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Senate ratifies new U.S.-Russia nuclear weapons treaty
Perkovich noted that Washington's NATO allies had strongly supported the pact. "We would really lose credibility" if it failed, he said Tuesday.
The treaty, if also ratified by Russia as expected, would replace the pact that was credited with ensuring stability between the countries that maintain 95 percent of the world's nuclear weapons. Since the Strategic Arms Reduction Treaty I ended last year, the atomic giants have had no inspections of their strategic nuclear arsenals, a gap that worries the U.S. military.
The pact does not represent a dramatic step forward in disarmament, but it will reduce deployed, long-range nuclear warheads by up to 30 percent on each side. Republicans voiced concern that the treaty could be interpreted to limit development of a U.S. missile shield and had worked to extract additional commitments from the administration to fund the modernization of the aging U.S. nuclear arsenal.
Although the treaty easily reached the two-thirds threshold for Senate ratification, the vote marked the tightest margin to date for a nuclear arms-control pact with Russia. The top two Republican leaders in the Senate opposed passage of New START, demonstrating the difficulty for Obama to move further on his sweeping goal of a world without nuclear weapons. His embrace of that idea helped him win the Nobel Peace Prize.
Kerry had predicted Tuesday that the treaty would pick up at least three more votes on ratification, noting that three supporters were absent Tuesday - Democrats Evan Bayh (Ind.) and Ron Wyden (Ore.) and Republican Judd Gregg (N.H.).
Wyden, who is recovering from prostate cancer surgery, showed up Wednesday and voted for ratification, as did Bayh and Gregg.
In a reference to the partisan wrangling that has erupted over the treaty, Kerry told reporters Tuesday: "I would say to you that in today's Washington, in today's Senate, 70 votes is yesterday's 95," the sort of support enjoyed by earlier arms-control efforts.
In a week of debate on New START, Republican critics expressed concern about several substantive issues. One was missile defense: Although the pact does not legally bar the U.S. government from proceeding with its plans for a missile shield, Republicans worried that a few brief mentions of missile defense in the pact could provide Russia with a political pretext to pressure Washington. The administration said it will not be constrained.
Some senators also said they were not happy with the verification procedures in the treaty.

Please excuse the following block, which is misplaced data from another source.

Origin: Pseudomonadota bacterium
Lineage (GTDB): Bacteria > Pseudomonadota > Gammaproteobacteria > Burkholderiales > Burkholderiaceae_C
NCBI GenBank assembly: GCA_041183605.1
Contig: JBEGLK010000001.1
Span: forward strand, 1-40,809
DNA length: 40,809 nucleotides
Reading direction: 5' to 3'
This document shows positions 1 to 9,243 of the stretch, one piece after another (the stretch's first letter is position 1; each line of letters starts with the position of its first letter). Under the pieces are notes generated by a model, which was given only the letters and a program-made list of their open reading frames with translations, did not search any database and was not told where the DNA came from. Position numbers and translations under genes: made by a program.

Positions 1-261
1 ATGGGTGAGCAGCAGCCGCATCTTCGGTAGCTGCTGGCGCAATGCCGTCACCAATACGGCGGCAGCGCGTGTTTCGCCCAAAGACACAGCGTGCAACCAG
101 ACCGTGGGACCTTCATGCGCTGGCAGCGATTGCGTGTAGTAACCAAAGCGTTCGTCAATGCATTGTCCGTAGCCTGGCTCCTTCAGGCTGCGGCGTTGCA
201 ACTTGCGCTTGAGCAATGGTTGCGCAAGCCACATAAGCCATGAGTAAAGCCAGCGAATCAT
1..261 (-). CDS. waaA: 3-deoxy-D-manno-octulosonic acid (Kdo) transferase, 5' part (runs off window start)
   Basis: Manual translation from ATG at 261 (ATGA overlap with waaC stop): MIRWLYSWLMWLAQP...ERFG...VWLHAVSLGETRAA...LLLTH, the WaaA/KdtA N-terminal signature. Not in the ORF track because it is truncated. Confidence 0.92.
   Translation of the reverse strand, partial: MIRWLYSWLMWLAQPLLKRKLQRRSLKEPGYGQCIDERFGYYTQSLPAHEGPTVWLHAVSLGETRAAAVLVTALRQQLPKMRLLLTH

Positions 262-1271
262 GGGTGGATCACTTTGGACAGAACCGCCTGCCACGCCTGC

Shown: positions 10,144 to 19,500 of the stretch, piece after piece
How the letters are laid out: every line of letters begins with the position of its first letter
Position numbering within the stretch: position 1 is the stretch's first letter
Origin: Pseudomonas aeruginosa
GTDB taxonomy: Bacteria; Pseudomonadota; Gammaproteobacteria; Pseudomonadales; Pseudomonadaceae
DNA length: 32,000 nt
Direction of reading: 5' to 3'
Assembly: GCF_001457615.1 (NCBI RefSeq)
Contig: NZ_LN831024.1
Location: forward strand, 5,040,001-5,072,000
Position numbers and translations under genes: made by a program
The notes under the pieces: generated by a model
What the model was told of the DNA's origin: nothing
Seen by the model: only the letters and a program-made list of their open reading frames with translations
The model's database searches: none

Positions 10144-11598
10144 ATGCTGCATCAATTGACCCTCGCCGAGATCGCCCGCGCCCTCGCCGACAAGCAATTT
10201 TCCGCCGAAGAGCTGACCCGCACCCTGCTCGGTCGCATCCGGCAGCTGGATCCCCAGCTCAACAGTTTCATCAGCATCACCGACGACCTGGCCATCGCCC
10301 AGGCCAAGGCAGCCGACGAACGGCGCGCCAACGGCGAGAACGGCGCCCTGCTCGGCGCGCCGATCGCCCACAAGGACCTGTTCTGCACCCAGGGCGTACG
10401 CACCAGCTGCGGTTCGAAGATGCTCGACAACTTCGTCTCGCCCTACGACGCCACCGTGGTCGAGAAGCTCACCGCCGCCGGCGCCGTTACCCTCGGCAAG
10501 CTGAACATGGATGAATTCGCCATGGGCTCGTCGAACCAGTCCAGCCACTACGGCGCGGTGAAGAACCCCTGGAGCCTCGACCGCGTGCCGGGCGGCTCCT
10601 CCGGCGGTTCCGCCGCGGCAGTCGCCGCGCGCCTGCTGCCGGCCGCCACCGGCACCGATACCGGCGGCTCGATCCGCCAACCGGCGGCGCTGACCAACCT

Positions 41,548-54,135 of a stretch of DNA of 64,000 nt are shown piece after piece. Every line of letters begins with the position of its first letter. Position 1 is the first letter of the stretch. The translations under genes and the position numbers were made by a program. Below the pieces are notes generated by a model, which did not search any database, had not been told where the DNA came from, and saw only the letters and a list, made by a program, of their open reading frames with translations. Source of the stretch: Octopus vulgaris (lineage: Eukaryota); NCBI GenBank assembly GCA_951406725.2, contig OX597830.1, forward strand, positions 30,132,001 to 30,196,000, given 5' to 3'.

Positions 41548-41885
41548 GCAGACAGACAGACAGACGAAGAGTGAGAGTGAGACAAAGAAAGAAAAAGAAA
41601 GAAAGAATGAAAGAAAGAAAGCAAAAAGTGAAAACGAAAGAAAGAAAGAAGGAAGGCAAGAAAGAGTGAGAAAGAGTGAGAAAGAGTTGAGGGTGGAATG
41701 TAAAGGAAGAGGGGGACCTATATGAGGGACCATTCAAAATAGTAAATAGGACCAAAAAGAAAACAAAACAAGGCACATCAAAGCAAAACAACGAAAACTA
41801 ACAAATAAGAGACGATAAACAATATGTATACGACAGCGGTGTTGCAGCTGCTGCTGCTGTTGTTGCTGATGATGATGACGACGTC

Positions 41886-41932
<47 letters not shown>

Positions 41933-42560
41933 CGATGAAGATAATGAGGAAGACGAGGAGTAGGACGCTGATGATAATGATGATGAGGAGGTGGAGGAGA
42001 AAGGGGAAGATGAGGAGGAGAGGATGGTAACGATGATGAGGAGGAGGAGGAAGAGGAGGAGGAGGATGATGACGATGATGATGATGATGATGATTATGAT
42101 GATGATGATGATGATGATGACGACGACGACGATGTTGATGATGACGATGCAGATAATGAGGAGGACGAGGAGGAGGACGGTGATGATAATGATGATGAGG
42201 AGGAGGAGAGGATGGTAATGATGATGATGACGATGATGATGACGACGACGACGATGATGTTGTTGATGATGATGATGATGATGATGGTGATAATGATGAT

But in the background was a power struggle: Republicans tried to push the vote into next year, when they will have six more senators and could extract more concessions from Obama.
In the weeks leading to the vote, Obama had committed to spend an extra $14 billion to modernize the U.S. nuclear weapons complex over the next decade, the result of tough negotiations with Sen. Jon Kyl (Ariz.), the second-ranking Republican in the Senate. Kyl voted Tuesday against ending debate and voted no again Wednesday on ratification.
"From a Republican point of view, it's not about aborting START. It's about getting the best deal possible, and I just don't understand why we can't wait five more weeks," said Sen. Lindsey O. Graham (R-S.C.).
But the White House clearly feared it could face continual delays if the treaty returned to committee.
Vice President Biden and Secretary of State Hillary Rodham Clinton traveled to the Senate for Tuesday's vote, huddling outside the chamber with Democratic leaders to strategize and talking to other senators.
They, and Obama, had conducted an intensive lobbying effort in recent weeks after the treaty's passage became imperiled.
The 11 Republican senators who voted in favor of moving ahead with the treaty Tuesday were Richard G. Lugar (Ind.), Lamar Alexander (Tenn.), Robert F. Bennett (Utah), Scott Brown (Mass.), Thad Cochran (Miss.), Susan Collins (Maine), Bob Corker (Tenn.), Johnny Isakson (Ga.), Lisa Murkowski (Alaska), Olympia J. Snowe (Maine) and George V. Voinovich (Ohio).
All also voted in favor of ratification Wednesday, as did Gregg. In addition, Sen. Mike Johanns (R-Neb.) voted for the treaty, pushing the total yes votes to 71.
Three Republican senators were not present for Wednesday's vote: Sens. Christopher S. Bond (Mo.), Sam Brownback (Kan.) and Jim Bunning (Ky.). All were believed to oppose the treaty.
New START sets a cap of 1,550 deployed, long-range nuclear warheads for each side. It trims the number of deployed nuclear-capable submarines, long-range missiles and heavy bombers to 700, with an additional 100 in reserve.
Pentagon officials said failure to ratify the pact would force the military to plan for worst-case scenarios, devoting more money and satellite coverage to Russia at a time when resources are stretched because of the conflicts in Iraq and Afghanistan.
Obama has portrayed the pact as enhancing U.S. leadership globally in pressing countries not to acquire the bomb. In particular, U.S. diplomats say, it will show that Washington is complying with the nuclear Non-Proliferation Treaty, the global pact that bars countries from developing nuclear weapons. In exchange, the original nuclear powers promised to gradually disarm.
Obama has made it a priority to strengthen the pact, which has been under strain.
Staff writer Felicia Sonmez contributed to this report.